I’ve eaten oxtail quite a few times and it’s always been in very nice restaurants and has been delicious. Completely delicious, tender and succulent and so tasty. I’ve had it stuffed into wontons and served with scallops in a meaty sauce at Ottolenghi and stuffed into squid and served as a starter at Orwells. But I’ve never tried it the traditional, British way. And I’ve never cooked it.
So tonight, on a wintery Sunday, we ate oxtail stew. The meat is braised slowly for hours and hours in stout and spiced with horseradish and Worcestershire sauce. It’s a recipe adapted from Jamie Oliver’s Best of British book. He serves his with dumplings but I really fancied potato, something I don’t often eat really.
On another page in the same book I’ve had marked a recipe for a fennel and potato bake with yoghurt and cheese and mustard for a while. It’s not dauphinoise, much less fattening than that.
I haven’t made it yet as I wanted to try it with pheasant and add apple into the bake too (another time!) but I fancied it today, tweaked to replace the fennel with parsnips which feel more appropriate with beef somehow. I also wanted to try out my new mandolin!
The results were amazing- such tender meat, with a really rich and distinct flavour. And the potato made for a great accompaniment. Mash would also be great here as it would soak up all the lovely juices.
One of the best things about this dish is how easy and cheap it is. You basically just throw everything in a pot and leave it- you don’t even cook the veg or brown the meat first. And the oxtail only cost £5, although I reckon you’d get it even cheaper from a butcher (I got mine in Waitrose, surprisingly!). Oh, and this recipe will leave you with plenty of leftovers- I’d say it serves 6 people for dinner with sides. Double the quantity of the potato bake ingredients if you’re serving that many.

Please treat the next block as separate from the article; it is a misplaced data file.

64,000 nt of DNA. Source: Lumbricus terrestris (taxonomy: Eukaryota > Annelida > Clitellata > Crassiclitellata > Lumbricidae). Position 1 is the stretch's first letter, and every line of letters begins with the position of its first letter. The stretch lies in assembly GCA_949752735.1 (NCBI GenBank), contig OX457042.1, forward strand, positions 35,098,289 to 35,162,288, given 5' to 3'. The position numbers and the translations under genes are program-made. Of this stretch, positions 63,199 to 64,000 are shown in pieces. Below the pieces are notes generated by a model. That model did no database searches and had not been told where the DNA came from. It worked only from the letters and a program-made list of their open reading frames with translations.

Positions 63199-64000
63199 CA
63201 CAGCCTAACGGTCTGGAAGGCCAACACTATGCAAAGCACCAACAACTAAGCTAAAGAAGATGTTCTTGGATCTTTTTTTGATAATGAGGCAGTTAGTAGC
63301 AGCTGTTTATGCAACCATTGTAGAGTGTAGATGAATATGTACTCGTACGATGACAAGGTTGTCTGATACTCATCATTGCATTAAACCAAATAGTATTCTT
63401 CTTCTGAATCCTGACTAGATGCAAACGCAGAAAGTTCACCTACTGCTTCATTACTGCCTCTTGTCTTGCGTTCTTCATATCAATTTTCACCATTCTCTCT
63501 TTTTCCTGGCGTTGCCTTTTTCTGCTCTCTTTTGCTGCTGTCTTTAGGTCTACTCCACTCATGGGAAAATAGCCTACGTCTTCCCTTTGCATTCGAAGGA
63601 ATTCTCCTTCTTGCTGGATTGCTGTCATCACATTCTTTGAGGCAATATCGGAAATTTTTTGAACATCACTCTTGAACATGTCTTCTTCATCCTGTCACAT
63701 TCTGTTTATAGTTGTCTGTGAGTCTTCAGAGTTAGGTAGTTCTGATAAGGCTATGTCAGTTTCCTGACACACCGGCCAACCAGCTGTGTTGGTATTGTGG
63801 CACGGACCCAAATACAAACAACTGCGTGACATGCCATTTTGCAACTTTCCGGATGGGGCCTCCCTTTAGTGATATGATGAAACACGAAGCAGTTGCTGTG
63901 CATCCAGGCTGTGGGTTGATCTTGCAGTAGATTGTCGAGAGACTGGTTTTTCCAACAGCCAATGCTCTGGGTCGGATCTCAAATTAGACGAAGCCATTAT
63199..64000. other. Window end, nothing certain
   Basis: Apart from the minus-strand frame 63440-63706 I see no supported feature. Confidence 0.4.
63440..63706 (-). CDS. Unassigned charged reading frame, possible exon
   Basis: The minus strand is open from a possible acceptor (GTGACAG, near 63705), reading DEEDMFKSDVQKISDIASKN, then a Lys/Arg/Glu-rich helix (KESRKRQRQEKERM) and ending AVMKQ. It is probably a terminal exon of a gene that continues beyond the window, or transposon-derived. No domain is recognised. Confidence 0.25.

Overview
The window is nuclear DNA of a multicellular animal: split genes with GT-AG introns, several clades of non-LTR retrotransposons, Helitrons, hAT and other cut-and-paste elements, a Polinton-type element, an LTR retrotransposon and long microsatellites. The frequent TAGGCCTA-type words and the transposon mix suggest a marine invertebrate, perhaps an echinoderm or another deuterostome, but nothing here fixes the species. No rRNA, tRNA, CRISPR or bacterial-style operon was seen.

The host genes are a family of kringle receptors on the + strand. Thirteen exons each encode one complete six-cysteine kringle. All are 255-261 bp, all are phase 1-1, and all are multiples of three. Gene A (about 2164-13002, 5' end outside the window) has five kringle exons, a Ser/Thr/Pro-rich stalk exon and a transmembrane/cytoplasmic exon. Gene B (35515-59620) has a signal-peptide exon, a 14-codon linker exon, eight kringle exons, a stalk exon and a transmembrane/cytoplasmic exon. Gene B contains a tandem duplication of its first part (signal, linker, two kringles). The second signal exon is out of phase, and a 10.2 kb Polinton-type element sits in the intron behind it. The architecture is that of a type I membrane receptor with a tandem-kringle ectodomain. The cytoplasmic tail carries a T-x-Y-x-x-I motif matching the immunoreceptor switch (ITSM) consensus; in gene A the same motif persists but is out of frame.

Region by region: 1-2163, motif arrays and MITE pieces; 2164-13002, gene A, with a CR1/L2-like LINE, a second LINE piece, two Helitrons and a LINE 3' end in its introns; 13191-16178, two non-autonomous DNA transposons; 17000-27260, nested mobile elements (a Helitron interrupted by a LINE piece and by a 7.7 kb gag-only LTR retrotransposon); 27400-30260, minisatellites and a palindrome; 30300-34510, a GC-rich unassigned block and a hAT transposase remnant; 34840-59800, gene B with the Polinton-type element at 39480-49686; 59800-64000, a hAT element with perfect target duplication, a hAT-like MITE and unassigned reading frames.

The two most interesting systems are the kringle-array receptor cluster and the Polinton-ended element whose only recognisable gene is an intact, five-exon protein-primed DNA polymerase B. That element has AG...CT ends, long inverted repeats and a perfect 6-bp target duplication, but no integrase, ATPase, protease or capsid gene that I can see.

You will need:
For the stew…
5 tbspns caster sugar
400g tinned chopped tomatoes
2 tbspns Worcestershire sauce (Lea & Perrins)
250-500ml stout (depending on cooking method- see notes below in the method section)
2kg oxtail (around 4 pieces)
Three sprigs of rosemary, leaves finely chopped
2 carrots, finely chopped or diced
2 celery sticks, finely chopped or diced
2 onions, finely chopped or diced
2 garlic cloves, crushed
2 bay leaves
1 heaped tbspn hot horseradish sauce
For the potato & parsnip bake
3 medium potatoes, finely sliced using a mandolin (skins on)
1 large parsnip, finely Sliced using a mandolin
1 onion, finely sliced
4 garlic cloves, crushed
1/2 Tspn nutmeg
400ml vegetable or chicken stock
2 Tspn English mustard
250g non fat natural yoghurt
A handful of grated mature cheddar cheese
A few bay leaves
Two options here- you can use a slow cooker if you like or just cook the stew on the stove on a very low heat. If you slow cook the stew you only need around 250ml of stout, and you need 500ml if you instead chose to cook the stew in a pot on a hob.
1 – Preheat your slow cooker for 30 minutes, as per instructions in the manual, if using
2 – Get a large saucepan and add the sugar and cloves; heat until the sugar just melts and immediately tip in the stout, tomatoes and Worcestershire sauce
3 – Season the sauce and bring it to the boil; pop in the oxtail when it’s bubbling and then all of the other ingredients, except the horseradish
4 – Transfer the stew from your saucepan into the heated slow cooker; leave to cook slowly on a low heat for 6-7 hours or so until the meat pulls away from the bone. Alternatively keep the stew in the pan, cover and cook on a very low heat for 5 hours.
5 – Meanwhile start the bake; scatter randomly the onion, potato and parsnip slices in a heat proof oven dish
6 – Season, add the nutmeg and the bay leaves, then the hot stock; place the dish directly over a hob ring and cook gently for around 10-15 minutes until the vegetables are tender and the stock mostly evaporated
7 – Mix the yoghurt and mustard together and mix into the potato; top with cheese and bake for 20 minutes until golden
8 – Meanwhile strip the meat from the bones and remove any gristle from the stew; stir in the horseradish and season to taste before serving with the hot baked potatoes